What is in this article?:
- Think Spring, Think Nitrogen Management for Corn
- Thinking of an N inhibitor?
Thinking of an N inhibitor?
An N inhibitor may be considered if there is some worry about N loss from early application either through tile drainage or denitrification. Research in Minnesota has shown a benefit from inhibitors when used with spring-applied N. Two chemicals that have been shown to slow nitrification are Nitrapyrin, the active ingredient in N-serve, and Instinct, or DCD. These are the only two inhibitors shown to consistently slow the conversion of ammonium to nitrate. The length of these chemicals' effectiveness is governed by soil moisture and temperature. This is because Nitrapyrin and DCD reduce the microbial populations of the bacteria that convert ammonium to nitrate.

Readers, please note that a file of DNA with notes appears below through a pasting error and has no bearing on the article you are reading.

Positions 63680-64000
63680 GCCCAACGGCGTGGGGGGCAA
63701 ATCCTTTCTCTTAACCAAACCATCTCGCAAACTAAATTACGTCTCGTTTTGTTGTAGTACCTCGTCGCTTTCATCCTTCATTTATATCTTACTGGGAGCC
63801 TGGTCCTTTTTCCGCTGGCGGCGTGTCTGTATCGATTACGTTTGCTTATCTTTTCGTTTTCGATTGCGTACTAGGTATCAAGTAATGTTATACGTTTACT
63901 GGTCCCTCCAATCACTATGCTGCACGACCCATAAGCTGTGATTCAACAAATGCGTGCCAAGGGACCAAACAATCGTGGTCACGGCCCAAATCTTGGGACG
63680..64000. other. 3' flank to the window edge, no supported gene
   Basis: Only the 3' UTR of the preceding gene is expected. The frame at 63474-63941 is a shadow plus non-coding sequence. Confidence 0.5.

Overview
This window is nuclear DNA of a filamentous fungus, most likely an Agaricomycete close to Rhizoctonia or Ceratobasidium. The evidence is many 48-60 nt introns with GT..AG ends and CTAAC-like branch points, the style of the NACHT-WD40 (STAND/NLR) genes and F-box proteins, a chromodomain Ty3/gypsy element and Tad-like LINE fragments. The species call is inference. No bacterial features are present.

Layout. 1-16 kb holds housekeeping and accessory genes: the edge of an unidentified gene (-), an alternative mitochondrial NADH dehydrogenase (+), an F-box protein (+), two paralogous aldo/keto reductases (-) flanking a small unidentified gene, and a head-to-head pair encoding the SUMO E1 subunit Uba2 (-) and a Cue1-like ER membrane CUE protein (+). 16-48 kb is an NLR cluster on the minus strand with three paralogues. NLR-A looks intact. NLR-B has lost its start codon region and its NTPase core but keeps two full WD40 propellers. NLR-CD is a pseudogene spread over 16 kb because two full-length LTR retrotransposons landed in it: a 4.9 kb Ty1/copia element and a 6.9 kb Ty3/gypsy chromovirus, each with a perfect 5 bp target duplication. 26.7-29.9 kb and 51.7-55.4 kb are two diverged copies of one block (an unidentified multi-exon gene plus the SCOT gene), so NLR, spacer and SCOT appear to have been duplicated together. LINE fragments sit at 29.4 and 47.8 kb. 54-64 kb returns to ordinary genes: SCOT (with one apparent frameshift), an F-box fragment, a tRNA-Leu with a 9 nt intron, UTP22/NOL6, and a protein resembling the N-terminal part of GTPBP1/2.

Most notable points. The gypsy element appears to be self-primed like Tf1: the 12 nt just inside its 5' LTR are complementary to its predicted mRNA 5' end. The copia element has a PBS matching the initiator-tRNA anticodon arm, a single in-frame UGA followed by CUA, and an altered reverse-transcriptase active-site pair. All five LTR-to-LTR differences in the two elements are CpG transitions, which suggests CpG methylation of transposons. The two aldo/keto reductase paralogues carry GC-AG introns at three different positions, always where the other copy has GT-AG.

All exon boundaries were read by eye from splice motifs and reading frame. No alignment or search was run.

If the temperatures are warm and the soil is dry, there is concern of urea volatilize before it can convert to ammonium. Agrotain is a product used to slow the activity of urease, which converts urea to ammonia, and the best use for this product is when urea is surface applied and not incorporated. Normally it takes an average of 0.25 in. of rainfall to effectively incorporate urea into the soil. Agrotain extends the amount of time for this to occur.
In summary, keep your tillage operations few in number and shallow to reduce soil moisture loss. If you made fall N applications and are concerned about how much N is left, you should seriously consider using the supplemental N decision tool to time a sidedress N application. If you did not apply N in the fall on heavier textured soils, you may want to consider using a soil test for nitrate this spring. If you have sandy soils, follow established best management practices for nitrogen application. These practices include side-dress application of N. Finally, the use of a nitrification inhibitor or urease inhibitor will depend on the local soil situations and the weather this spring.